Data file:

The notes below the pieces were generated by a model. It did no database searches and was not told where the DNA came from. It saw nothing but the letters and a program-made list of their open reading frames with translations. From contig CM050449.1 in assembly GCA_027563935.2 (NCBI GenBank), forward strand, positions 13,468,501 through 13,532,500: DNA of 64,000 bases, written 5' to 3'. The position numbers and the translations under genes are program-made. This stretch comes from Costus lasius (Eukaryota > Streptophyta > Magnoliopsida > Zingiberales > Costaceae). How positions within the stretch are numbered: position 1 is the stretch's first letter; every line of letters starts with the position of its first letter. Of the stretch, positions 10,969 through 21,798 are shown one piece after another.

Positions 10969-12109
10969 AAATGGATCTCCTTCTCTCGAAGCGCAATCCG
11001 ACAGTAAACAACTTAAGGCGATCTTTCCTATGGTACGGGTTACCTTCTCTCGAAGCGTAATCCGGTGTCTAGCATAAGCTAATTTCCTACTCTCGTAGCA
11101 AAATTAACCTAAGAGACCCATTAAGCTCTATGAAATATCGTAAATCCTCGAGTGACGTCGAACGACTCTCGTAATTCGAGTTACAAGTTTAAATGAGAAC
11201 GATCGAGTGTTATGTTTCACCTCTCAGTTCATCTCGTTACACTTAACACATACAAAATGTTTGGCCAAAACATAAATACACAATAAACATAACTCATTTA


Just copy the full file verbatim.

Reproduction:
The notes below the pieces were generated by a model. It did no database searches and was not told where the DNA came from. It saw nothing but the letters and a program-made list of their open reading frames with translations. From contig CM050449.1 in assembly GCA_027563935.2 (NCBI GenBank), forward strand, positions 13,468,501 through 13,532,500: DNA of 64,000 bases, written 5' to 3'. The position numbers and the translations under genes are program-made. This stretch comes from Costus lasius (Eukaryota > Streptophyta > Magnoliopsida > Zingiberales > Costaceae). How positions within the stretch are numbered: position 1 is the stretch's first letter; every line of letters starts with the position of its first letter. Of the stretch, positions 10,969 through 21,798 are shown one piece after another.

Positions 10969-12109
10969 AAATGGATCTCCTTCTCTCGAAGCGCAATCCG
11001 ACAGTAAACAACTTAAGGCGATCTTTCCTATGGTACGGGTTACCTTCTCTCGAAGCGTAATCCGGTGTCTAGCATAAGCTAATTTCCTACTCTCGTAGCA
11101 AAATTAACCTAAGAGACCCATTAAGCTCTATGAAATATCGTAAATCCTCGAGTGACGTCGAACGACTCTCGTAATTCGAGTTACAAGTTTAAATGAGAAC
11201 GATCGAGTGTTATGTTTCACCTCTCAGTTCATCTCGTTACACTTAACACATACAAAATGTTTGGCCAAAACATAAATACACAATAAACATAACTCATTTA